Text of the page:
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NCJ Number: 158680 Find in a Library
Title: Policing an Indian Nation
Journal: Law Enforcement Technology  Volume:22  Issue:10  Dated:(October 1995)  Pages:64,66-68,72-74
Author(s): T M Dees
Date Published: 1995
Page Count: 7
Type: Legislation/Policy Analysis
Format: Article
Language: English
Country: United States of America
Annotation: Indian reservations often have their own laws, customs, practices, courts, and police, although tribes often rely on local law enforcement agencies to provide general law enforcement services or are police by the Bureau of Indian Affairs (BIA) police or the Bureau of Land Management's law enforcement services branch.
Abstract: Tribes that have their own police agencies fund the police themselves, as demonstrated by the Pyramid Lake Paiute Tribe in Nevada. Their reservation was policed by the BIA until 1991, when the tribe started its own police agency due to dissatisfaction with the BIA police. Due to limited funds, the tribal police are paid about $9 per hour, their only retirement plan is Social Security, vehicles are often surplus Army trucks, and the radio system is inadequate. The tribe has a law code that applies to all people who enter the reservation and sometimes differs from State law. Minor larceny is the main crime the police investigate. Examples of tribal police in more prosperous settings are the Oneida Nation Police in New York and the Lac du Flambeau Band of Chippewa Indians in Wisconsin. Indian police are gradually attaining full recognition in the criminal justice community.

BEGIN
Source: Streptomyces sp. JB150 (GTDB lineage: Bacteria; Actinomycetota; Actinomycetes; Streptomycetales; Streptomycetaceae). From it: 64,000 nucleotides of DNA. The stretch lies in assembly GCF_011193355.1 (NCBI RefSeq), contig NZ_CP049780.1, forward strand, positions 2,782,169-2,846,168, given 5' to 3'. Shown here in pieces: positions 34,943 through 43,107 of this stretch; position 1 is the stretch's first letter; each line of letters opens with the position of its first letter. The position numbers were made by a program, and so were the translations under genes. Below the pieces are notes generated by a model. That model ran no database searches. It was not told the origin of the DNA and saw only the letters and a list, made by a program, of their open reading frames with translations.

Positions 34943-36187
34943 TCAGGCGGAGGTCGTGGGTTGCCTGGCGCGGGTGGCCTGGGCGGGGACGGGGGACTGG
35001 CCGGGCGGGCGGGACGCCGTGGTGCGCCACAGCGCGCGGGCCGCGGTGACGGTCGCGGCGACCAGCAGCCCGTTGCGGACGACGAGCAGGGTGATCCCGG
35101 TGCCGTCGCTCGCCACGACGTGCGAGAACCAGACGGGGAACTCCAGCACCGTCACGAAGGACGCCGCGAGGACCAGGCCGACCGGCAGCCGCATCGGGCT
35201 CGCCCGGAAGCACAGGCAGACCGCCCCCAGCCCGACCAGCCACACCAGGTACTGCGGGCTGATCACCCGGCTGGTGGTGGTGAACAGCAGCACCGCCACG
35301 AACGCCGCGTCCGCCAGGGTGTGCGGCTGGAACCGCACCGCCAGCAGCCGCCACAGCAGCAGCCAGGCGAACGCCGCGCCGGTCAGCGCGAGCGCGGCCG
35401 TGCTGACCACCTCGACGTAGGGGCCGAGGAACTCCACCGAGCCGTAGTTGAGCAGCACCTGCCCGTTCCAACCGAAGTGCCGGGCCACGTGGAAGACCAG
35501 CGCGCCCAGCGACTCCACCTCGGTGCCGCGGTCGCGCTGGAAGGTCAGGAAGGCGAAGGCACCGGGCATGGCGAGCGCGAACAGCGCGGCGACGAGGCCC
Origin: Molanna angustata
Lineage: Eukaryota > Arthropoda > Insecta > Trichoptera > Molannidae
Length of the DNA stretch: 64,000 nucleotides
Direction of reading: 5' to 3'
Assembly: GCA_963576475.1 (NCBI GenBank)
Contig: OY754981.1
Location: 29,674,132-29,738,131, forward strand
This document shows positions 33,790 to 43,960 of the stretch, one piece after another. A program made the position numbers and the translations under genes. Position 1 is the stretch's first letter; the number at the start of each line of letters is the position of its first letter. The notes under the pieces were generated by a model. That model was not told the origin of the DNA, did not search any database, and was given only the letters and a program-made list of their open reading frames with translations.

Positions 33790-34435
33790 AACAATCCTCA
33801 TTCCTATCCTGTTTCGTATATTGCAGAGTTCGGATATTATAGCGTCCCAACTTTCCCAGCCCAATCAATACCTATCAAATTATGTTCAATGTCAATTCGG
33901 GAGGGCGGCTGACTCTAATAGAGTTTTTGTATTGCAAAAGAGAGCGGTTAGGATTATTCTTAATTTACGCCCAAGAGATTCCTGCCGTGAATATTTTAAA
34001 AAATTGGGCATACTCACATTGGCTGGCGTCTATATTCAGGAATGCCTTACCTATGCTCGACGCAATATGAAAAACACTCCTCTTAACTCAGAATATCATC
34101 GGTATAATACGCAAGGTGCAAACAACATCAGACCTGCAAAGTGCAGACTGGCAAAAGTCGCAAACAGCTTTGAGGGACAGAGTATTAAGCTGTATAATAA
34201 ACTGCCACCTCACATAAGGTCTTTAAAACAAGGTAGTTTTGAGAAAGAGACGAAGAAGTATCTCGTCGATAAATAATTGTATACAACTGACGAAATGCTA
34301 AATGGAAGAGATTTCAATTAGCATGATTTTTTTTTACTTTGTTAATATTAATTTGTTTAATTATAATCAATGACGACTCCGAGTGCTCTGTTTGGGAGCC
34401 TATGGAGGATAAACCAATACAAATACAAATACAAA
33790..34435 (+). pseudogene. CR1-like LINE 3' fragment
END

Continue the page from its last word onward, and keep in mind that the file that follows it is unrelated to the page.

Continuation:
Main Term(s): Tribal police
Index Term(s): Bureau of Indian Affairs; Indian affairs; Indian justice; Reservation crimes; Reservation law enforcement
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